Warning: Python 3.6 was not found on your system
You can specify specific versions of Python with:
  $ pipenv --python path/to/python
I am left with no clear path to making this project run with the system Python 3 across just two versions of Ubuntu LTS.  It doesn't work on Focal (Python 3.8) as-is, and if I update the Pipfile.lock, it won't run on Bionic (Python 3.6).  It doesn't have shebangs for python3.6, as it expects to run on Python 3.6 or up.  This is how SemVer works!

Maybe the answer is to build my own tools in order to run this in a way that suits me. Which is: I really want a build phase to create a tarball, which can be extracted and run in-place later. All the complexity of vendoring should be finished by the time deployment (from tarball) occurs, for reliability and reproducibility.

I do not want to write this project a third time, probably in a language I hate, just because virtualenv is both wholly inadequate, and central to Python tooling.

(Something like the way the awscli-bundle is packaged is an interesting start, but it still has to grind through a lot of code to "install" itself. It's not unzip-and-go. Also, I've got no idea how they build that in the first place.)

Wednesday, March 11, 2020

Unexpected Noise in Ardour

I've been learning to mix with Ubuntu Studio 19.10 and Ardour5, but I've had a puzzling issue: noise.

My workflow has been to load in the .wav files I want to mix, and then start working, but it always had some low-level noise on the channels.  Even when Ardour was not supposed to be playing, the noise would be there.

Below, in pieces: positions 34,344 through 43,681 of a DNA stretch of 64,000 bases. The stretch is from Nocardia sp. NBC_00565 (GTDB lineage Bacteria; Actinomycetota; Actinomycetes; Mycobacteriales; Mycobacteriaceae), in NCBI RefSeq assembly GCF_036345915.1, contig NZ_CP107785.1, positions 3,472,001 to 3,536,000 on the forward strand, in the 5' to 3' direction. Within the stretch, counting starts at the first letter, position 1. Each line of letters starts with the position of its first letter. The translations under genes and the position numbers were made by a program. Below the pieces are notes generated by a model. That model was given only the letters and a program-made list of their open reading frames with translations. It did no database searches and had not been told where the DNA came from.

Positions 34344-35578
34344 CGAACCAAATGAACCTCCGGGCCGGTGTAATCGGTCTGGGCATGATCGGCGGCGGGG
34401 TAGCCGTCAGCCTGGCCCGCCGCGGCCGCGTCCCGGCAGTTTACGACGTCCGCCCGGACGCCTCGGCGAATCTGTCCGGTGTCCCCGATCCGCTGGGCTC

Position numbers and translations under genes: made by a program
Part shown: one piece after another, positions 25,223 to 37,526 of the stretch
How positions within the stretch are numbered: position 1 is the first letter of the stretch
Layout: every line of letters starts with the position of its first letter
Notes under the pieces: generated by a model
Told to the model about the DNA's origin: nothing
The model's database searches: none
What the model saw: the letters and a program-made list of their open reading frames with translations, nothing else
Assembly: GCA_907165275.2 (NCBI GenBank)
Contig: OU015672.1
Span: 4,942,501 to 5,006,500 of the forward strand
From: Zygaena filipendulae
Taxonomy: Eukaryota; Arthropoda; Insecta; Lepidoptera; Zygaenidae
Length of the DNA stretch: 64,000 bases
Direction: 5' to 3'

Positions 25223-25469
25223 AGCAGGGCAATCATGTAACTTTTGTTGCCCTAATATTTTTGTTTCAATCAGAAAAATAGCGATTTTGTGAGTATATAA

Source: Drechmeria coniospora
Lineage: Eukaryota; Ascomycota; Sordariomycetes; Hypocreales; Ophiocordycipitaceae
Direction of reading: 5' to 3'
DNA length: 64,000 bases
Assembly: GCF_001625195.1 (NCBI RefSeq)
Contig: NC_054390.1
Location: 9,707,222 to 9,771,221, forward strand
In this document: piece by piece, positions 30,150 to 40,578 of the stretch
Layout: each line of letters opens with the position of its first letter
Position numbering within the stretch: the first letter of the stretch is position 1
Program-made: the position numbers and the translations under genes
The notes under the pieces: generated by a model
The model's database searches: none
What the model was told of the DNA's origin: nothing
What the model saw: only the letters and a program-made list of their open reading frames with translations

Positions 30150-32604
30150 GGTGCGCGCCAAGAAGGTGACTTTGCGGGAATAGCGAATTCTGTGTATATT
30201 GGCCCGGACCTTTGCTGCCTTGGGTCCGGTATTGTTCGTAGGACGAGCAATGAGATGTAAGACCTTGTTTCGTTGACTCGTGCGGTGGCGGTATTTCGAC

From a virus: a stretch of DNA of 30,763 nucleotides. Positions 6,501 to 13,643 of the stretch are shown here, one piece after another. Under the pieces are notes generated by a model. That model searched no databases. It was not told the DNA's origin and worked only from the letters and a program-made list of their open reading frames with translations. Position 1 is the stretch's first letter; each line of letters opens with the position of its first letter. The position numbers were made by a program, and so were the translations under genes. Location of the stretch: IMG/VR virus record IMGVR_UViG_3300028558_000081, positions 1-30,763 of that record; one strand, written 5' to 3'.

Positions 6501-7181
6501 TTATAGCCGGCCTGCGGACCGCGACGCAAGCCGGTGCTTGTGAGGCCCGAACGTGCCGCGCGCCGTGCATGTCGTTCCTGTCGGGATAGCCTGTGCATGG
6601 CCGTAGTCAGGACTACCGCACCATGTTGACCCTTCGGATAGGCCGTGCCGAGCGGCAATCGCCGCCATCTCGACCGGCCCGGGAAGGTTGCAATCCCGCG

It turns out that Ardour still connects the inputs to the track, and passes them through the effects chain.  This is why the noise responds to the fader, noise gate effects, and the like.  The solution is to go to the input on each mixer strip and switch it from 1 (or 2, or 1/2, etc.) to "Disconnected" instead.  Otherwise, at minimum, thermal noise gets added on the channel.

I happened to discover this through a pair of accidents: I had a cheap headset mic connected and noise was worse than ever, but also, all of the meters jumped when some background noise happened.  Disconnecting the inputs fixed the noise, without affecting the ability to play back the imported audio.

(This isn't the normal fare for my blog, but if I put it on tumblr instead, it'll never be seen again, and what good is that?)